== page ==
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Stoke Your Spirit: Achieve True Meditation

Nicki Doane, co-owner and director of Maya Yoga Studio in Maui, share a teaching from the fourth pada of Patanjali's Yoga Sutra.

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Nicki Doane in Monkey Pose.

Yoga Journal asked Nicki Doane, co-owner and director of Maya Yoga Studio in Maui, to share with us a teaching from each of the four chapters of the Yoga Sutra of Pantanjali this month. This week: How to achieve true meditation.

The Yoga Sutra of Patanjali: Kaivalya Pada

Now we have arrived at the final chapter of Patanjali’s Yoga Sutra. It is called Kaivalya Pada, which translates as isolated and absolutely pure. This is the culmination of the yogi’s sadhana, or practice. It is said that when a yogi reaches the state in which he or she is no longer a slave to their own mind, true and eternal liberation, or moksha, has been achieved. The meaning of this chapter was described to me as the state in which consciousness rests on itself.

See also Stoke Your Spirit: Using the Body to Access the Spirit

What Is True Meditation?

As one progresses in their spiritual practice, the asanas and pranayama (poses and breathwork) lead organically to a mind that can begin to concentrate (dharana). When concentration has been achieved, then the mind is ready for the higher realms of meditation (dhyana). True meditation as Patanjali defined it is much deeper and profound than we can imagine. It is here in this state that we begin to practice self-realization, or the art of getting to know ourselves better and better. When we are in true absorption or meditation, the differences we may believe about ourselves and others begin to fade away. This is the juiciest part of the practice, and it’s here that we start to catch glimpses of what samadhi, or enlightenment, truly is. As Bob Marley says, we are all one love—the only walls of separation are created by the human ego.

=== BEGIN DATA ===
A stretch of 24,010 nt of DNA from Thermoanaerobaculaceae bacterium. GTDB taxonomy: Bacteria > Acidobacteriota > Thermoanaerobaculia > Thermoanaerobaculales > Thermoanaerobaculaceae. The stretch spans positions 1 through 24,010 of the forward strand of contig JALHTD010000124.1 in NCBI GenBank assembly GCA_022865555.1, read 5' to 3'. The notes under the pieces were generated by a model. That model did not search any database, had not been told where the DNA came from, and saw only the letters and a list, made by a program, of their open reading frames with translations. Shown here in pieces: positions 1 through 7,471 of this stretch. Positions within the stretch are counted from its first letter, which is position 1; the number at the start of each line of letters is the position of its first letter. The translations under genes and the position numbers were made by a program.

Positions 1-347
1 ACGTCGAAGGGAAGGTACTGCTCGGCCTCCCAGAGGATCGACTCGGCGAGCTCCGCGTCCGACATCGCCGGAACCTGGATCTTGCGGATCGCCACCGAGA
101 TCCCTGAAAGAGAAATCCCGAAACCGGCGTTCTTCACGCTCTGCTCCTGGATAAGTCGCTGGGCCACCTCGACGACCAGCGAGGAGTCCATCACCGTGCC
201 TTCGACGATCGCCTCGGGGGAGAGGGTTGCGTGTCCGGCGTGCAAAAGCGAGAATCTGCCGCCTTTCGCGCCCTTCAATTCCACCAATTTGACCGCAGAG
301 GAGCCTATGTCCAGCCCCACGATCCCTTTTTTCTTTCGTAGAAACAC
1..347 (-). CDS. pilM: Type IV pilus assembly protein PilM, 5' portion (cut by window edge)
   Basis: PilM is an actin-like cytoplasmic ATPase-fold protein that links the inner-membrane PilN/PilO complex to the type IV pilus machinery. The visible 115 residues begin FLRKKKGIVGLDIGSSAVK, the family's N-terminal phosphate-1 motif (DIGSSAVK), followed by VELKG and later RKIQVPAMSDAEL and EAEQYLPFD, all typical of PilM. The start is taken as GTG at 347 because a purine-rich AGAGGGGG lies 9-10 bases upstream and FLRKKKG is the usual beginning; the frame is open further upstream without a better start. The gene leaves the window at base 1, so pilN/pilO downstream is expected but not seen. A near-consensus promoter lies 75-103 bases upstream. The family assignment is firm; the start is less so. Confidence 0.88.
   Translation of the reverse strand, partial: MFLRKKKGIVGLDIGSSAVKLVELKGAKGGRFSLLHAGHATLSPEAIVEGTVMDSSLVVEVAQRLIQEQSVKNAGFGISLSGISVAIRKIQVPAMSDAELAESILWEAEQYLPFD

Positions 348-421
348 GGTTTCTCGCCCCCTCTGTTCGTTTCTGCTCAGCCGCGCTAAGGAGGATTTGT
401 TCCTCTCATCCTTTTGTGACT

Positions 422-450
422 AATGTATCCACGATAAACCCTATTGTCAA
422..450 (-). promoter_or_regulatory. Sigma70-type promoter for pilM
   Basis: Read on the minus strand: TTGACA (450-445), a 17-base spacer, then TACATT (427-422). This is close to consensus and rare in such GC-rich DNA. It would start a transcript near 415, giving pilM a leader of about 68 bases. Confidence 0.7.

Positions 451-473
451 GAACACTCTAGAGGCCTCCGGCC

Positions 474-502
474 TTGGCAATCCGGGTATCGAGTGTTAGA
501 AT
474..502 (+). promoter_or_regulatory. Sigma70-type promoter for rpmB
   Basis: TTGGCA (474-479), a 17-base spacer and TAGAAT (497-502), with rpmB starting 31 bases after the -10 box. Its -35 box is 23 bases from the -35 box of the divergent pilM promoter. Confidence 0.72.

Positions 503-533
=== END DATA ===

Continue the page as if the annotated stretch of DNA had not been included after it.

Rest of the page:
See also Stoke Your Spirit: Achieve the Superpowers of Yoga

Achieving Freedom From the Mind

Therefore, it only makes sense to tear down the walls through the practice and study of yoga. It is only when we realize that the mind is simply another sense organ and is made up of the collection of imprints that life puts on it that we start to see that we are so much more than our minds. Something I say all the time in class when I am teaching is to be careful not to believe everything we think, especially about ourselves! When our mind is unfettered by ego desires and judgments, it is then and only then that we can truly be free. So, it only makes sense to follow the path of yoga sincerely and patiently if we hope to be free. I know for sure that that is one of the reasons why I continue to practice and teach this ancient art and science that is yoga. May all beings everywhere be free and happy!

See also Stoke Your Spirit: 5 Ways to Move Toward Samadhi

Even when gift wrapping and pie baking edge out asana and meditation on your to-do list, there is still always an opportunity to connect with your truest Self. Follow us all month on Facebook and Instagram for spiritual inspiration and share how you #stokeyourspirit.